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Tuesday was primarily a day of travel through the beautiful Romanian countryside; since the outstanding feature of the day was the scenery, I’ll take the opportunity to describe some of the variety of scenery that we’ve traveled through in Romania.

If you can imagine vast, rich, flat farmland, planted in a mosaic of crops – deep green corn, bright yellow sunflowers, golden wheat, and purple-green alfalfa in alternating strips – then you can imagine the main features of the countryside between Bucharest and Braila, which we saw during our first day of travel here.

As we moved farther north, the scenery was still dominated by farmland, but now the mosaic of crops was spread over hills instead of flat land. Dotted throughout the countryside are hundreds of villages – a collection of stuccoed houses, some large, some small, usually painted in various colors such as pink, aqua, yellow, and white. Most houses lack lawns, and instead having tiny fenced gardens filled with vegetables, grapevines, and fruit trees that almost obscure the house. The skyline of each village is dominated by the dome or spire of a beautiful Orthodox church, with the red or brown tile or metal roofs of the houses filling out the scene. As you drive through the village, you might see a huge stork nest perched on one of the electric poles along the road. Outside the village, you’ll see villagers working their fields – harvesting hay by hand, loading it onto horse-drawn wagons (or sometimes car-drawn wagons), and piling it into tall mounds that dot the landscape. This is what we saw as we traveled through the northeastern part of Romania toward Suceava.

This brings us up to date on our the areas we traveled through during our first six days in Romania. On July 10, our ninth day together and seventh day in Romania, we headed southwest from Suceava. The rolling hills soon began to grow steeper and taller, and crops soon started giving way to forests. Within a few hours, we were in a landscape dominated by mountains covered in some large species of fir or hemlock trees.

Our first stop for the day was at Agapia Monastery, an Orthodox nunnery nestled into these mountains. We spent most of our time here admiring the nuns’ horticultural handiwork. The monastery was built as a rectangle around a large courtyard with a church in the center, and the courtyard was filled with beautifully patterned flowerbeds full of geraniums, marigolds, and a variety of other flowers that were blooming profusely. The porches of the buildings around the courtyard were filled with more flowers in planters – geraniums, petunias, and fuchsias, with their bright colors standing out in brilliant contrast to the white buildings behind them. We also took some groups photos here (and in the process got thoroughly scolded by a nun for being too noisy), and bought some of nuns’ handiwork in the form of snacks and knitted caps and scarves.

After leaving the monastery, we continued to travel deeper into the Carpathian Mountains, and the mountains continued to grow taller and steeper. Our next stop took us slightly off our main route, up a hill and through some switchbacks to the top of a large dam, where we spent some time admiring the scenery around the lake behind the dam and in the valley below the dam. We stretched our legs by walking across the dam and took lots of photos despite signs (in Romanian) that forbade it (a security guard later assured us it was allowed).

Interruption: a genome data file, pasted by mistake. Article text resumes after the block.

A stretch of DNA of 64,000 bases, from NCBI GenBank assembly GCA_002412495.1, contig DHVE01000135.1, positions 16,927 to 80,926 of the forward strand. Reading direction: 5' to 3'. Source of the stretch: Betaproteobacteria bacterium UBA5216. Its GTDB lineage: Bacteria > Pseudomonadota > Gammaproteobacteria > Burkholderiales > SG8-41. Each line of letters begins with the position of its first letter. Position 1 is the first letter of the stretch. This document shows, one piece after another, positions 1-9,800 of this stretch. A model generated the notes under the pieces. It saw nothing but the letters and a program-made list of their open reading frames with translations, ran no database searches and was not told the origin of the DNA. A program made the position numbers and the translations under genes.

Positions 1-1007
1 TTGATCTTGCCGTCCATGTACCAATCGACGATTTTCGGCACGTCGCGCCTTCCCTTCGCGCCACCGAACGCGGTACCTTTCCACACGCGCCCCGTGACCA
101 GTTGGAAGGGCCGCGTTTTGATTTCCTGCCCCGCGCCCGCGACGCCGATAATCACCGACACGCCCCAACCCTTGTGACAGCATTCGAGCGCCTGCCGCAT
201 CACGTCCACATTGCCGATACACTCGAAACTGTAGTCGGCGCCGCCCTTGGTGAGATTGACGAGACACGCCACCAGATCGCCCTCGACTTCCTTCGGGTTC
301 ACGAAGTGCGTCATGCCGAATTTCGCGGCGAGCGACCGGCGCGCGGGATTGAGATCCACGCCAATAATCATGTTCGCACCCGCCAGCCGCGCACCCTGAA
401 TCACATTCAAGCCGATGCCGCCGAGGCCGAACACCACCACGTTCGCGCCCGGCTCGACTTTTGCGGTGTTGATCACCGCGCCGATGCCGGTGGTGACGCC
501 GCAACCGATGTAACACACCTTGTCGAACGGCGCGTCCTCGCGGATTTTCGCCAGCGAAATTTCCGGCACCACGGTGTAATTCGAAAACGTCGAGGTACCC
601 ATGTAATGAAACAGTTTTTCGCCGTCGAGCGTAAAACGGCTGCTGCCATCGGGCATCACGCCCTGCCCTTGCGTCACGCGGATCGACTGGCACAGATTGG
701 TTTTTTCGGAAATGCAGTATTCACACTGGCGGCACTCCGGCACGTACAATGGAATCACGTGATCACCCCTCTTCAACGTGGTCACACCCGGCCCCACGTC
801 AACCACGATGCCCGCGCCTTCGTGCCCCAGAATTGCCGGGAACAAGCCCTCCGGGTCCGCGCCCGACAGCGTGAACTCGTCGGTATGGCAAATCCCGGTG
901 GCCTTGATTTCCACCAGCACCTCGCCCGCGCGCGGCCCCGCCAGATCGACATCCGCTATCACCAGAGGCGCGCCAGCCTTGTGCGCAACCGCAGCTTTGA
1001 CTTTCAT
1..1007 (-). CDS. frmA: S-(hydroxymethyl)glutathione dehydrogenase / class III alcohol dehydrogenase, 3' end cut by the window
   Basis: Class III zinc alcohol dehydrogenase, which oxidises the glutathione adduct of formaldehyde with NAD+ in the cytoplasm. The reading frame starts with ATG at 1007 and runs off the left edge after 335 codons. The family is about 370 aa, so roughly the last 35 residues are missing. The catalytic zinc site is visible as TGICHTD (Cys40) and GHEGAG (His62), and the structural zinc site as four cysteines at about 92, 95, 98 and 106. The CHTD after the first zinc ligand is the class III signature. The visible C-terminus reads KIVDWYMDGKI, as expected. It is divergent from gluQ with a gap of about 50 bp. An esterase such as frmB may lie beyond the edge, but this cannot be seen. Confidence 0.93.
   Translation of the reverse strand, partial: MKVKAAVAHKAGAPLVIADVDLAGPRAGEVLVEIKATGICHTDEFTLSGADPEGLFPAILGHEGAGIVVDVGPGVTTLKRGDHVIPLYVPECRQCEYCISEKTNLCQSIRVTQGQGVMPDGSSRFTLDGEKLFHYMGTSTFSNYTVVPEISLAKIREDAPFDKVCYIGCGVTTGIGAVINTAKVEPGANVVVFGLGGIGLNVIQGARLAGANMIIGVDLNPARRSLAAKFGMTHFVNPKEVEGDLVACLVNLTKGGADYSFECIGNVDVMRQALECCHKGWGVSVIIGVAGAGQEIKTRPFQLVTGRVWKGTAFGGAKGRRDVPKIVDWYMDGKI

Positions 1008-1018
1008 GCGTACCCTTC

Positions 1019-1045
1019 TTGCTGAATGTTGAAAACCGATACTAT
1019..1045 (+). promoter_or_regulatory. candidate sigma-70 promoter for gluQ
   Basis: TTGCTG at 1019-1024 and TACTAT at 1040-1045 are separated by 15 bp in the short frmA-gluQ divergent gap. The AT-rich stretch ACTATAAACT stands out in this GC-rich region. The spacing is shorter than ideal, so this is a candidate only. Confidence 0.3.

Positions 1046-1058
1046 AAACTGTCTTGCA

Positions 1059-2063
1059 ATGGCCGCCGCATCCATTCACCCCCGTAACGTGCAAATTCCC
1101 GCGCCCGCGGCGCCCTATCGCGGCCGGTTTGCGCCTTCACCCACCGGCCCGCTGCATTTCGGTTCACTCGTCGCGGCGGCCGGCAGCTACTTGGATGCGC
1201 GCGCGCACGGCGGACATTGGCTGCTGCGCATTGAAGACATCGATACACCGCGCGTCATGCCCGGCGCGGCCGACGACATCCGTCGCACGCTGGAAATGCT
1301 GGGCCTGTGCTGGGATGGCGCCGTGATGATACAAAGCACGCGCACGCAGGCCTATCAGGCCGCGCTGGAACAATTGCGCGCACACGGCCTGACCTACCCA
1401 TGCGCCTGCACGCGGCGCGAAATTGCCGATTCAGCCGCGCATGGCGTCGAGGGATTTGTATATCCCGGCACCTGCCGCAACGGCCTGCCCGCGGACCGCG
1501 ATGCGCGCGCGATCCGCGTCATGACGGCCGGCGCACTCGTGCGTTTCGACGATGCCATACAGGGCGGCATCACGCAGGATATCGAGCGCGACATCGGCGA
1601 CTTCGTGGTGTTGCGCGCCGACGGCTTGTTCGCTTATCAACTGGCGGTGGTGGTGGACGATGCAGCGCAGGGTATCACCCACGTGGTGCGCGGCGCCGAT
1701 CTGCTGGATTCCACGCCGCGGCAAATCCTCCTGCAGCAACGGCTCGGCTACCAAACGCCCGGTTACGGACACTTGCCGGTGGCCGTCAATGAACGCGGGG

Returning to our main route, we continued to wind our way deeper into the mountains. We soon found ourselves traveling along a small mountain river, which we followed upstream as the mountains on either side grew steeper and closer. Rounding a curve, we suddenly found that that the steep, wooded slopes of the mountains had given way to sheer rock walls and we were traveling through a narrow gorge. When we came to an area where the gorge widened out a bit, we pulled off and disembarked to do some exploring. The immensity of the place is impossible to describe in words or to capture in a photo. The walls of the gorge towered so high over our heads on either side that at some places we had to crane our necks to see the clouds that were threatening to dump rain on us. The whole area was filled with the roar of the river falling over a continuous series of cataracts.

We spent nearly an hour exploring here, taking lots of photos (including group photos) and buying some souvenirs from the tiny gift shops that were sandwiched between the road and the cliffs. Another noteworthy event here was the unintentional submersion of a certain Kauffman baritone in the river!

After we finally got back on the bus, we soon passed out of the gorge but continued to travel through the beautiful mountainous countryside. Since we had plenty of time built into our schedule, we were able to stop frequently to enjoy the scenery and take group photos (I think we probably set a record of some sort). The most notable stop was at Red Lake, which is actually green (it was once red due to tannins in the water from the trees that were submerged when the lake was created by a landslide that formed a dam).

After a long day of traveling and exploring and a long stretch without restrooms, we were all delighted to arrive at a wonderful Hungarian restaurant for our supper, which turned out to be a huge bowl of soup that completely satisfied our hunger. After supper, we traveled a little farther to our hotels for the night.

Tim Kauffman